I recently had the opportunity to travel to Havana, Cuba, accompanying a jazz band that was invited to perform at the Havana International Jazz Festival. Considered a “cultural exchange,” the trip was approved by the U. S. Department of the Treasury and we made the short flight to Havana from Miami. (Because our embargo is a financial one, the U.S. Treasury oversees all travel between the U.S. and Cuba. A full report on my impressions of Havana or on the 50 years of economic strangulation the Cuban people have experienced is far outside the scope and purpose of this space!)
Among many other activities, we visited Havana’s Amadeo Roldan Conservatory, which teaches music to high school students. While I am aware that Cuba has a vibrant, colorful musical tradition and history, my expectations didn’t prepare me for what I heard at the conservatory. The visit took the form of an informal performance—Cuban conservatory students played jazz in various small ensembles for our American band, and vice versa.
In their second-floor auditorium, the windows were thrown wide open. Sunlight, breeze, and street sounds mingled with music coming from practice rooms. As the first group of young Cubans took up their instruments—a trio of saxophone, upright bass, and drums—I noted that the bass looked very well-worn and reminded myself that the saxophone is not exactly my Favorite Sound On Earth. They were breathtaking. Listening like experienced chamber musicians, they played with a sophistication and poise that one generally expects only from experienced professionals. Their intense seriousness of purpose was tempered with joy as they relished interacting with each other and with the audience. These three were soon joined by a show-stealing pianist who looked to be about 15 years old and a trumpet player with a mature, soulful sound that I’ve rarely heard in so young a musician.
The experience gave me several things to ponder.
I expect that these young people, like most Cubans, live frugal, simple home lives with their families. It is abundantly clear that music is their consuming passion, and perhaps some of them hope it may be their ticket out of a modest past without material frills into a successful future. By contrast, most American teenagers I know seem to be trying to become as well-rounded as possible, bouncing from sports practice to music lessons to community service projects to chess club to standardized test prep in an effort to be able to put it all down on a college admission application when the time comes. Is meaningful focus in a single area of discipline becoming more difficult for pre-college Americans? While nobody can deny that having varied and versatile skills plays a role in 21st century life, is aiming to be passably proficient in several areas better than aiming to be truly first-class at one thing?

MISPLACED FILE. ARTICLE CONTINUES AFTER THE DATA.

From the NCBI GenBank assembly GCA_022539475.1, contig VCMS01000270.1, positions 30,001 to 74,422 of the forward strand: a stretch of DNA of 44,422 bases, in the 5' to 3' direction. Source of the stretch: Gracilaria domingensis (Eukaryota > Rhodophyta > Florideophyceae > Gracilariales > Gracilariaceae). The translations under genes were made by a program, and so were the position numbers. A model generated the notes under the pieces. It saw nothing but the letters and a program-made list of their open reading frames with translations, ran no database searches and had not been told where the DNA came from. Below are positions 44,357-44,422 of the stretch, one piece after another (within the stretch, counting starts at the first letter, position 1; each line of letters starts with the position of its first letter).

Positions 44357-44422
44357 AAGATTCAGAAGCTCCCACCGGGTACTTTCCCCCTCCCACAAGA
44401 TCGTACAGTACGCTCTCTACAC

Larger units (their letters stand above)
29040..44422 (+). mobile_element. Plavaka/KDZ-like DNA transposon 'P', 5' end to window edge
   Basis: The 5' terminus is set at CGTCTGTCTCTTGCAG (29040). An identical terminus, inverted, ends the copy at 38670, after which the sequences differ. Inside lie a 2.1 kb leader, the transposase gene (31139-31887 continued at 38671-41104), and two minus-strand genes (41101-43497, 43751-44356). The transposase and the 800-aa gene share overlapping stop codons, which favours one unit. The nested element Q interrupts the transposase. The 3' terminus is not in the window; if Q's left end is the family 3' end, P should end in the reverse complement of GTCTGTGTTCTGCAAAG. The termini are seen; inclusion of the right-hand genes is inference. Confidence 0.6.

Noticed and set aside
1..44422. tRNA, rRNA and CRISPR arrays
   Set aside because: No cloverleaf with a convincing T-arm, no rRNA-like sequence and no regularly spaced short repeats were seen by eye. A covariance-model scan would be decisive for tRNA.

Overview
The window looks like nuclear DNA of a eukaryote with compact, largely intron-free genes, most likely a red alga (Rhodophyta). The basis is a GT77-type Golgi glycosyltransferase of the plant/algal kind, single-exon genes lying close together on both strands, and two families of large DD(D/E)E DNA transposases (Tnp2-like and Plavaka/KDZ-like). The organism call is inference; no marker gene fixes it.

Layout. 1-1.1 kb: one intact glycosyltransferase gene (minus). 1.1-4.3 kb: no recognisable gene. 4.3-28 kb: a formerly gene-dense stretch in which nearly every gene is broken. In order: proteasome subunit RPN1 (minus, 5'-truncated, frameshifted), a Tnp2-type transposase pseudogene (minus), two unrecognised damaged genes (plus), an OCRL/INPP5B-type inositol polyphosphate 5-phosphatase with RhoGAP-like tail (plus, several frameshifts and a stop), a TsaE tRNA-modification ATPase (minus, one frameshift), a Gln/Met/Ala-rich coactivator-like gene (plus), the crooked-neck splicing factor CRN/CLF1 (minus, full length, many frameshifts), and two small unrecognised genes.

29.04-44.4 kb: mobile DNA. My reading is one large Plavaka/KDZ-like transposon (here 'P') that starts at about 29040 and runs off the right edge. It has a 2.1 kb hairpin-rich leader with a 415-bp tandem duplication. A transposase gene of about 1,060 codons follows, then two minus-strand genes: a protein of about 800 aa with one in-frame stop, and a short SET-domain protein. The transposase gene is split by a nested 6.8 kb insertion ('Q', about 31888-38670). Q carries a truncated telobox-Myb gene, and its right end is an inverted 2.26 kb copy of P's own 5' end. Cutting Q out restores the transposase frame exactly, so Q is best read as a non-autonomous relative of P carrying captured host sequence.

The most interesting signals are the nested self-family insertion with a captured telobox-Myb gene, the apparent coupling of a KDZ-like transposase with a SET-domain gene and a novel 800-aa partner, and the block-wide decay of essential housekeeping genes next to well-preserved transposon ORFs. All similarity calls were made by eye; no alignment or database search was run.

Tellingly, once the young Cubans began playing, I stopped noticing their instruments. They were all a little beat-up and likely way overdue for a trip to the repair shop—if there is one in Havana that anyone could afford. But it just didn’t matter. This makes me slightly embarrassed to recall conversations I had in college with my peers, the essence of which was that if we could somehow just get our hands on amazing instruments and bows, we’d be All Set For Greatness.
The Cuban system of musical study draws few if any boundaries among different musical styles. Every student at the conservatory studies classical music alongside jazz and other music native to Cuba. They seem to find distinctions unnecessary and don’t see why Americans keep the respective studies of these styles separate—or even why we use terms like “classical.” How many of us have ever wished that improvisation was a part of our music education? How much easier would classical theory be if we all had some knowledge of the basic chord structures in jazz?
One thing this visit made abundantly clear is how far desire and focused hard work (and, presumably, dedicated teaching) will carry someone who wants to achieve a high level in musical study. The quality of one’s equipment and relative youth need not be the barriers to mature artistry that we might assume. These inspiring Cuban students are doing it anyway, and with little other than their passionate dedication to music.